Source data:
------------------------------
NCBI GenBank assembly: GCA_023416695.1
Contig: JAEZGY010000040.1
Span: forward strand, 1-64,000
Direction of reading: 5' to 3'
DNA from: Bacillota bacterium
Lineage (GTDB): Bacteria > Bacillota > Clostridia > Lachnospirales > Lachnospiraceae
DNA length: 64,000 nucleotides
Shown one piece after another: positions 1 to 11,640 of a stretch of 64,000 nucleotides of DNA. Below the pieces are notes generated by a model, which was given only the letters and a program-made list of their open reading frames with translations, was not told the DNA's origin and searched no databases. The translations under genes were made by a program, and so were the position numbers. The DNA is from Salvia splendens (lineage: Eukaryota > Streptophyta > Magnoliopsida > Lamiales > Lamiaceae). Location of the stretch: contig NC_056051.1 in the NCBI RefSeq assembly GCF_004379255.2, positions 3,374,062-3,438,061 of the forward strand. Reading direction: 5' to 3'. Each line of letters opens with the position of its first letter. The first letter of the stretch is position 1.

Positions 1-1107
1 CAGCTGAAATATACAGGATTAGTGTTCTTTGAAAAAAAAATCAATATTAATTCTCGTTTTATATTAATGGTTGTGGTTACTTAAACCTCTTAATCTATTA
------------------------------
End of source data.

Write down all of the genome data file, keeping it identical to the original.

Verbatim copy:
NCBI GenBank assembly: GCA_023416695.1
Contig: JAEZGY010000040.1
Span: forward strand, 1-64,000
Direction of reading: 5' to 3'
DNA from: Bacillota bacterium
Lineage (GTDB): Bacteria > Bacillota > Clostridia > Lachnospirales > Lachnospiraceae
DNA length: 64,000 nucleotides
Shown one piece after another: positions 1 to 11,640 of a stretch of 64,000 nucleotides of DNA. Below the pieces are notes generated by a model, which was given only the letters and a program-made list of their open reading frames with translations, was not told the DNA's origin and searched no databases. The translations under genes were made by a program, and so were the position numbers. The DNA is from Salvia splendens (lineage: Eukaryota > Streptophyta > Magnoliopsida > Lamiales > Lamiaceae). Location of the stretch: contig NC_056051.1 in the NCBI RefSeq assembly GCF_004379255.2, positions 3,374,062-3,438,061 of the forward strand. Reading direction: 5' to 3'. Each line of letters opens with the position of its first letter. The first letter of the stretch is position 1.

Positions 1-1107
1 CAGCTGAAATATACAGGATTAGTGTTCTTTGAAAAAAAAATCAATATTAATTCTCGTTTTATATTAATGGTTGTGGTTACTTAAACCTCTTAATCTATTA